English
 
User Manual Privacy Policy Disclaimer Contact us
  Advanced SearchBrowse

Item

ITEM ACTIONSEXPORT

Released

Journal Article

Calcium uptake and protein phosphorylation in myenteric neurons, like the release of vasoactive intestinal polypeptide and acetylcholine, are frequency dependent.

MPS-Authors
/persons/resource/persons14765

Agoston,  D.
Abteilung Neurochemie, MPI for biophysical chemistry, Max Planck Society;

Locator
There are no locators available
Fulltext (public)

2384822.pdf
(Publisher version), 490KB

Supplementary Material (public)
There is no public supplementary material available
Citation

Agoston, D., & Lisziewicz, J. (1989). Calcium uptake and protein phosphorylation in myenteric neurons, like the release of vasoactive intestinal polypeptide and acetylcholine, are frequency dependent. Journal of Neurochemistry, 52(5), 1637-1640. doi:10.1111/j.1471-4159.1989.tb09219.x.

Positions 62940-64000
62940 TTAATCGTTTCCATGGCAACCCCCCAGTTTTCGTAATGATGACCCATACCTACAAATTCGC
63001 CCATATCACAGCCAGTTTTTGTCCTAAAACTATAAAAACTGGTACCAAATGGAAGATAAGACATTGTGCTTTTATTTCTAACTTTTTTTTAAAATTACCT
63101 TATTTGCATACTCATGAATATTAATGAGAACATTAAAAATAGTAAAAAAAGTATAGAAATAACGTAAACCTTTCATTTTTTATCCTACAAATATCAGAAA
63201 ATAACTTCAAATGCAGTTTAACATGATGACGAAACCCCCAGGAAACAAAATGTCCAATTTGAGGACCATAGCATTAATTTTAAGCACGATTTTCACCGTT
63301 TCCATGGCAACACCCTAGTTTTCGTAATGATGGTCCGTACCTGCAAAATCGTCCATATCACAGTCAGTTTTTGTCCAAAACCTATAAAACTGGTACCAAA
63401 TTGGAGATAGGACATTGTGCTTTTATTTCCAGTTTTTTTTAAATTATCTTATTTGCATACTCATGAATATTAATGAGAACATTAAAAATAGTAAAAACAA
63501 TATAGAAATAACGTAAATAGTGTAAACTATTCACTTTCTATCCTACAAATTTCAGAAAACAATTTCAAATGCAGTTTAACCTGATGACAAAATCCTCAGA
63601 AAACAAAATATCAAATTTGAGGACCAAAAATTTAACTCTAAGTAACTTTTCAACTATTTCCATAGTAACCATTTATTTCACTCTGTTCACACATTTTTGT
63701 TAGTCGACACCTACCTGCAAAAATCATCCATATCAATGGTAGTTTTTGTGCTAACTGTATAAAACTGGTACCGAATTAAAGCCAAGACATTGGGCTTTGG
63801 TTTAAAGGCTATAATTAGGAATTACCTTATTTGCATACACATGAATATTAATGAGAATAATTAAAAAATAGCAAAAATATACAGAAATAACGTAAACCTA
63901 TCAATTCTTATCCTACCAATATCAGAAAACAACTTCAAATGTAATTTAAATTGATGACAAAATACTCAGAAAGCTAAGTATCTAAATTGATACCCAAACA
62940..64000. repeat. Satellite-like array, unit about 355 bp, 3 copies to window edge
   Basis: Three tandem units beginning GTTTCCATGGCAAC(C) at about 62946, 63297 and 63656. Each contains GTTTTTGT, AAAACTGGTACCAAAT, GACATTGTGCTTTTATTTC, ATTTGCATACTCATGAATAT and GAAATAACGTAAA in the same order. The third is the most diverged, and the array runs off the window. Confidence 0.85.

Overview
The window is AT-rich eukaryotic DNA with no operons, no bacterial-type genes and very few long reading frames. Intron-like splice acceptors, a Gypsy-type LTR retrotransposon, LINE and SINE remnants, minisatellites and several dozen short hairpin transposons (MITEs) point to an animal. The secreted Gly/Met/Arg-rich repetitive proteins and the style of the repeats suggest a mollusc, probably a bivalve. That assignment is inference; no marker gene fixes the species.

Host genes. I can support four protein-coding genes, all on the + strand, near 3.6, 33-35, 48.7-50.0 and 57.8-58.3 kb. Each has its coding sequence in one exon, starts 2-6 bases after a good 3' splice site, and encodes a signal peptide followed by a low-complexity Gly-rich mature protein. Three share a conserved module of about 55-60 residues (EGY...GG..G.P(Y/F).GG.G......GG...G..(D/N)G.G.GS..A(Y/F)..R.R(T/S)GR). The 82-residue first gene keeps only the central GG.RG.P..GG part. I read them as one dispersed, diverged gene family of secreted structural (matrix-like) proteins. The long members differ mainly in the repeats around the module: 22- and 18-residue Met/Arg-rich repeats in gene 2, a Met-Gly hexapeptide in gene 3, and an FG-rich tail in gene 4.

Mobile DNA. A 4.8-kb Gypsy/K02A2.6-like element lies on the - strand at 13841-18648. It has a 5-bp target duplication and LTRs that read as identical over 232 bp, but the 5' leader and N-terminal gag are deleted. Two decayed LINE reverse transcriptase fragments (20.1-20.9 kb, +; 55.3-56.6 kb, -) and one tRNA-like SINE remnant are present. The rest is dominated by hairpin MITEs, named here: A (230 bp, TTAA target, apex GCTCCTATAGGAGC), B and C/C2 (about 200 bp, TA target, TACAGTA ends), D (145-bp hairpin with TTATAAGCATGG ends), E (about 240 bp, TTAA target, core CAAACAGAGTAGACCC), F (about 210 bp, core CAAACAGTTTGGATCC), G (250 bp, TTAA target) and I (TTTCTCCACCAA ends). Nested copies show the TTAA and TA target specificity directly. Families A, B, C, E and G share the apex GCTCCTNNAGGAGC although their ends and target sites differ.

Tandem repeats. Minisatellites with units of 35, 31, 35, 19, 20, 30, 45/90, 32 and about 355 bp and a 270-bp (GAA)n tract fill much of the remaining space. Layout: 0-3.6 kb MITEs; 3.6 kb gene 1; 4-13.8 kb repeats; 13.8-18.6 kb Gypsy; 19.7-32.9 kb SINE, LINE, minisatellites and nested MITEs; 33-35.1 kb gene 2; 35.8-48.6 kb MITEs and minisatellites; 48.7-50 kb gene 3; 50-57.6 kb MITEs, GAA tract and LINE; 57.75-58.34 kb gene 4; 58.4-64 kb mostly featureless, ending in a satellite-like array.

Cite as: http://hdl.handle.net/11858/00-001M-0000-002C-4979-E
Abstract
Abstract: The mechanism of the electrical-to-chemical decoding involved in the preferential release of the transmitters acetylcholine and vasoactive intestinal polypeptide (VIP) by electrical field stimulation at low (5 Hz) and high (50 Hz) frequencies was studied in superfused myenteric neurons. The stimulation-induced uptake of 45Ca2+ accompanying high frequency stimulation was markedly reduced by 10 μM nifedipine, a specific blocker of l-type voltage-sensitive Ca2+ channels (VSCCs), as was also the preferential high-frequency release of VIP. By contrast, the 45Ca2+ uptake during low-frequency stimulation was somewhat lower per pulse, and neither this uptake nor the preferential release of acetylcholine occurring at this frequency was significantly reduced by nifedipine. These findings suggest that the release of acetylcholine and VIP involve different VSCCs. The pattern of in vitro protein thiophosphorylation in tissue extracts of differentially stimulated myenteric neurons involved polypeptides of 205, 173, 86, 73, 57, 54, 46, 32, 28, and 24 kDa and was also markedly stimulus and nifedipine dependent. This suggests that different phosphoproteins are involved during the frequency-dependent activation of the different Ca2+ channels and exocytotic mechanisms.